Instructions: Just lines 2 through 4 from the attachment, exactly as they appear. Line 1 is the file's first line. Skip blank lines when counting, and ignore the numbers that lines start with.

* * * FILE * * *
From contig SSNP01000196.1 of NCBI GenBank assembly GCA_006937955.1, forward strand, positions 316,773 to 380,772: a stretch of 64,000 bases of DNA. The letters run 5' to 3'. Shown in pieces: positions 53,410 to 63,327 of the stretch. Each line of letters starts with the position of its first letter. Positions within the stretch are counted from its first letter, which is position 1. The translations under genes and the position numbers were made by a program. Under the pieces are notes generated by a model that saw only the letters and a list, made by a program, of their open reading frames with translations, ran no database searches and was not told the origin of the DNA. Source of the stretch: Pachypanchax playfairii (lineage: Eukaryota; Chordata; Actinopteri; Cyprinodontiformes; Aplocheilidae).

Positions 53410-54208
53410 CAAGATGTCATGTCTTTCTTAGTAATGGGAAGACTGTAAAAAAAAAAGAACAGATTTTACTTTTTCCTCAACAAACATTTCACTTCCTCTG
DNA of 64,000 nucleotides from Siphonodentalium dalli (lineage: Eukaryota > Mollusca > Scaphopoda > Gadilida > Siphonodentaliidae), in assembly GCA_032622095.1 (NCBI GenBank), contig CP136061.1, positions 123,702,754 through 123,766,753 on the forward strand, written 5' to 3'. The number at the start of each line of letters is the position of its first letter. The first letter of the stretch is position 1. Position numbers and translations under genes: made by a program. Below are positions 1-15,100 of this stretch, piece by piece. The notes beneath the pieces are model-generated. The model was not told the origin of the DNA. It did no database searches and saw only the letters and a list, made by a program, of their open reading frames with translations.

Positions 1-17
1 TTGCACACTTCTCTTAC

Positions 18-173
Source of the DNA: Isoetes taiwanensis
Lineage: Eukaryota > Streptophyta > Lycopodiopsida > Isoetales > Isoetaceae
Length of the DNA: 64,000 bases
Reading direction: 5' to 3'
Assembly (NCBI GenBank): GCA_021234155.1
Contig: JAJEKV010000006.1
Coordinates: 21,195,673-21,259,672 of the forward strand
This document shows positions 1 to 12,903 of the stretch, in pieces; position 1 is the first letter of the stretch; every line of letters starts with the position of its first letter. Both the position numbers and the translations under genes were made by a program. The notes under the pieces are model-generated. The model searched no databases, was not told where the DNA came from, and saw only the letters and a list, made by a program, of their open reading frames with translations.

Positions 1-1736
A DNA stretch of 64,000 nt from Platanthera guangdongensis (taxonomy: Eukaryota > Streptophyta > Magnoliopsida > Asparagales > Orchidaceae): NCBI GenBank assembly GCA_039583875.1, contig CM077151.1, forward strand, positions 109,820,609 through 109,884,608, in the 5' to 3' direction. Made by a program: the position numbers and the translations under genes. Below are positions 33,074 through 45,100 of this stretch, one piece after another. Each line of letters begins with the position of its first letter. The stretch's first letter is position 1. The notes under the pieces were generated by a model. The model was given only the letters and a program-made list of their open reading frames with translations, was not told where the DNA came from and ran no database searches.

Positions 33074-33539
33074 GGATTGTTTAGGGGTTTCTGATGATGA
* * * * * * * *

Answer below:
Positions 53410-54208
53410 CAAGATGTCATGTCTTTCTTAGTAATGGGAAGACTGTAAAAAAAAAAGAACAGATTTTACTTTTTCCTCAACAAACATTTCACTTCCTCTG
DNA of 64,000 nucleotides from Siphonodentalium dalli (lineage: Eukaryota > Mollusca > Scaphopoda > Gadilida > Siphonodentaliidae), in assembly GCA_032622095.1 (NCBI GenBank), contig CP136061.1, positions 123,702,754 through 123,766,753 on the forward strand, written 5' to 3'. The number at the start of each line of letters is the position of its first letter. The first letter of the stretch is position 1. Position numbers and translations under genes: made by a program. Below are positions 1-15,100 of this stretch, piece by piece. The notes beneath the pieces are model-generated. The model was not told the origin of the DNA. It did no database searches and saw only the letters and a list, made by a program, of their open reading frames with translations.